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I'm reading this book Healing Developmental Trauma: How Early Trauma Affects Self Regulation, Self Image and the Capacity for Relationship by Laurence Heller, Ph.D

This is by far the best book I have read on trauma in it's ability to talk to me about SO many of the things I have struggled and wrestled with throughout my life. This book gives me explanations for why I feel the way I do and what causes these feelings. The book talks about the NARM method - Neuro Affective Relational Model. The book is also broken down into sections of Survival Styles from early and ongoing trauma -- how people adapt to survive.

I'm not finished with the book yet so I cannot discuss any solutions or how to resolve some of the issues faced by trauma survivors. I'll be back with more as I read along. Evidently, I fall into the Connection Survival Style. We have issues of dysregulation but also they talk about chronic health issues, the impact of trauma on our "energetic" boundaries, how we are easily overwhelmed and have a need to isolate and disconnect. All very relevant topics for me.

Just thought I would share.

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I too have discovered this book and Lawrence Heller and bought a copy of the book for my T. I sent some links to some youtube video's of him to my T and we both are excited about his work. His work most closely aligns with my issues.

I have only had a quick flick through the book as my T and I are going to work it through together, but i found that I fit 2 or 3 of the models. I think his work is amazing and I feel relieved that I "fit".

His work most closely aligns with my issues.

I think his work is amazing and I feel relieved that I "fit".

That's it, SD! What he writes about really resonates with my own struggles and with even small but disturbing things that have plagued me for years. He described those with Connection Survival Style as wondering "what is the point?" which is exactly the name of on eof my threads I began before I read this! He also talks about how we can feel so "raw" like we are without skin. Well, I had that conversation with my T not long ago. Another point he brings up is how we use our eyes/vision and how it was impacted by trauma.

I am also going to be discussing this with my T. I know he has the book because I see it on his desk. I'm not sure how far into it he is but I can wait for him to catch up to me Smiler

Draggers, glad you are finding it helpful also.


Has anyone else read this book? I think it is really remarkable, with so many ideas and concepts that seem obvious in hindsight.

The book describes 5 (IIRC) survival styles but mainly focuses on the Connection survival style which is the most 'deep-seated' and primal, being established in response to developmental trauma experienced very early in life. The majority of it matches my experiences so well, which I've never found in my readings and exploration.

Last edited by iverson

Hi all, thank you True North for bringing up this book. The title sounded really relevant to me so I bought and read the book. I found the book extremely helpful because it was self revealing - I could see myself written in the pages and came to understand a lot of things about me which are the result of developmental trauma - there were a lot more than I realised and impossible for me to see because I have lived with them all my life, and in a conscious sense was able to see that my struggles are real. As a part of this I was able to see how I have developed ways of coping  so that I seem normal - always I have been driven to seem OK. I really appreciated the talk of not feeling real - feeling fake, dishonest, etc are one of my crippling problems. I wouldn't say this is a self help book as there was not anything I thought I could do for myself.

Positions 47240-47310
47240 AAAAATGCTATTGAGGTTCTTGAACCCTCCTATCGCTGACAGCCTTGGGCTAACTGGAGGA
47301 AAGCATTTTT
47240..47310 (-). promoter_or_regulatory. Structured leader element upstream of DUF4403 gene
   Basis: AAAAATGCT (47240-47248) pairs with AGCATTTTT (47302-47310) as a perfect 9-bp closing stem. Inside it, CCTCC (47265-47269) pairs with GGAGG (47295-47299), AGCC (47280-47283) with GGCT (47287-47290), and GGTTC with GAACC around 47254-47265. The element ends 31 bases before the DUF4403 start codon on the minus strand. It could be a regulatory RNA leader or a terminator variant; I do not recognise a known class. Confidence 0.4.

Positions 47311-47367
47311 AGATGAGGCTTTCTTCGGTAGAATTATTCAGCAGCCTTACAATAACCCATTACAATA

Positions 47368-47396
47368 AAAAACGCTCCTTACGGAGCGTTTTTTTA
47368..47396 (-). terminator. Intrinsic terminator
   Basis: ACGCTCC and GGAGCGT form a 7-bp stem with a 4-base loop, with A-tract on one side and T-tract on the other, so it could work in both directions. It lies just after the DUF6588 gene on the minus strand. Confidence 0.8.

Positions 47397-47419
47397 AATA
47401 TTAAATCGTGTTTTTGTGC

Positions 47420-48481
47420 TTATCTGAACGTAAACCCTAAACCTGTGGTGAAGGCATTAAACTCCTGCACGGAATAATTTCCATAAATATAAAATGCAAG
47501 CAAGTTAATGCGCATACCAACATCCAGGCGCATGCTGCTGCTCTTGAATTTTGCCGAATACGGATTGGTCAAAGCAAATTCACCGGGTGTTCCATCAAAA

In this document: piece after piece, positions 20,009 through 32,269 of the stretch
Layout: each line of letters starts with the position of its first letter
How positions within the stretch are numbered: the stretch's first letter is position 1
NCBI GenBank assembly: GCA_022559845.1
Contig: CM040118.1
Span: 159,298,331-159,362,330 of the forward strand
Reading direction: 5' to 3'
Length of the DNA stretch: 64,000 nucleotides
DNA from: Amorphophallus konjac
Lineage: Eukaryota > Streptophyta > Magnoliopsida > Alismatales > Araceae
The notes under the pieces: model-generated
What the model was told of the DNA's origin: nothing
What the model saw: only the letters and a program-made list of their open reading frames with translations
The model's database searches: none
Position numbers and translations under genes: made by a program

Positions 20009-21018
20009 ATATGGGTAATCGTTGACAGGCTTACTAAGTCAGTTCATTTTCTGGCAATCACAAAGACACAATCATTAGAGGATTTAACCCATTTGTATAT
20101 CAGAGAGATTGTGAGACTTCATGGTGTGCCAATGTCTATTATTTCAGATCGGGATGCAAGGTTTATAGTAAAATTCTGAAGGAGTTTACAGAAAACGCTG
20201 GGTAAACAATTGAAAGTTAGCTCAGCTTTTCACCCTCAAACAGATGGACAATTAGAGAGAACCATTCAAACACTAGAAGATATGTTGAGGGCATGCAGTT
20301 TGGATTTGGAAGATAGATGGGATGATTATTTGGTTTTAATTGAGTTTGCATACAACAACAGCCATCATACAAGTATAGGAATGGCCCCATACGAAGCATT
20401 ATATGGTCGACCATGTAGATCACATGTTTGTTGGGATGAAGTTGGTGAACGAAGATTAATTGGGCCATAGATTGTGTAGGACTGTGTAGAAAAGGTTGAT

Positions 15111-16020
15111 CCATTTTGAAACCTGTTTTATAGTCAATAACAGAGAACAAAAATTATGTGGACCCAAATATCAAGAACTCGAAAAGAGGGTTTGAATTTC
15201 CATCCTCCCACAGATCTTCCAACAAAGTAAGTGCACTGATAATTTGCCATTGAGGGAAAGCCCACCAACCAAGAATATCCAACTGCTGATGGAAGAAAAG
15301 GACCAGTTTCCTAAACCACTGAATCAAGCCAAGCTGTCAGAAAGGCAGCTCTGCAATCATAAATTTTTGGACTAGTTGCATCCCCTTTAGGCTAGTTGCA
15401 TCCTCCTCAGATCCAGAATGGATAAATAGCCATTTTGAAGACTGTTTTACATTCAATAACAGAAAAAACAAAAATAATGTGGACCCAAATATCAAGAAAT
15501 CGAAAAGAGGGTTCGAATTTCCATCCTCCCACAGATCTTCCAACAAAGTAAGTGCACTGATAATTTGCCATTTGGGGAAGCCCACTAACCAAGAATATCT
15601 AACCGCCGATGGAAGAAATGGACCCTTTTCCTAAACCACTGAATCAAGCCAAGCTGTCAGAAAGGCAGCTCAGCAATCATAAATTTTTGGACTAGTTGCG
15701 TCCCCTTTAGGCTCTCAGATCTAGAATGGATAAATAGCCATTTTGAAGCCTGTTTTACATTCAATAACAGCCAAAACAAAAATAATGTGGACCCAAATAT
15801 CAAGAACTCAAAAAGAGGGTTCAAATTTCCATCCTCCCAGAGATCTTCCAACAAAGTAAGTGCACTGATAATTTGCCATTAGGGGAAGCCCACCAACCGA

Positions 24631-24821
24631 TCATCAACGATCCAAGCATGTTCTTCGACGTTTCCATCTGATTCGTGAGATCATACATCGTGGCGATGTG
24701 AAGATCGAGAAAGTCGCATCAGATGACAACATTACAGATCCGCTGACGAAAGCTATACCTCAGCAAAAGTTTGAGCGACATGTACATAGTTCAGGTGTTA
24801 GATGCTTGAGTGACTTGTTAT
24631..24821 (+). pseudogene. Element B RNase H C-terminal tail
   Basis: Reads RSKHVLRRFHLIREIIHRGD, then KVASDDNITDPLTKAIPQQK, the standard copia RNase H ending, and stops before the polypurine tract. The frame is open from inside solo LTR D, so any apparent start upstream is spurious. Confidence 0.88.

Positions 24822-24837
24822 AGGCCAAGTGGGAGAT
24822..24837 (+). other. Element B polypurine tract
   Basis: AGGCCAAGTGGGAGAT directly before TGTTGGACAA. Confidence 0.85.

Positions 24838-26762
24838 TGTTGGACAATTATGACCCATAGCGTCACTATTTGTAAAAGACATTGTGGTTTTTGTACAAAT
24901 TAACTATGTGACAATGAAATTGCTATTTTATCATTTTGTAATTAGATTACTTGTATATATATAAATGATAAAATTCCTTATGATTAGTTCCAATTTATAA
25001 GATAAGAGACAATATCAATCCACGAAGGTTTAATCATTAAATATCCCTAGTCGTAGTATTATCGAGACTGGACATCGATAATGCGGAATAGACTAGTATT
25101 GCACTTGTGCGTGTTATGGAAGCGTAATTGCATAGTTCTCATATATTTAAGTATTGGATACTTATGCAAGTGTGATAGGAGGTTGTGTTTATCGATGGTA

Another thing I found helpful about the book was that it talked about deregulation of the emotions and how you can't really make any impact on that while the body is deregulated. This made me realise how disconnected from my body I am - I don't have feelings I have just learnt when one feels certain things, unyet I can be an emotional mess at the slightest difficulty, which I thought meant that I had too many feelings! Hence this has told me that I have to start with getting in touch with my body first - which I think is what the NARM is about.

On a slight negative, the book sometimes took a while to get to the point which, because I was very absorbed in it, I found a little frustrating. Also, after describing the 5 survival styles the authors only talked about the one, and didn't explain why.

Sorry, I'm not very good at writing and other people's description of this book are clearer than mine, but again would like to thank the forum for bringing this book to my attention, and I found it helpful!


Yes Liffey,

I found it triggering, but also compelling as it did describe things about me, right down to not being able to make eye contact with people. I needed to see this as I don't believe myself about the developmental trauma most of the time. So yes it was triggering seeing myself in its pages but this was also the most useful thing in the book, too, if that makes sense.


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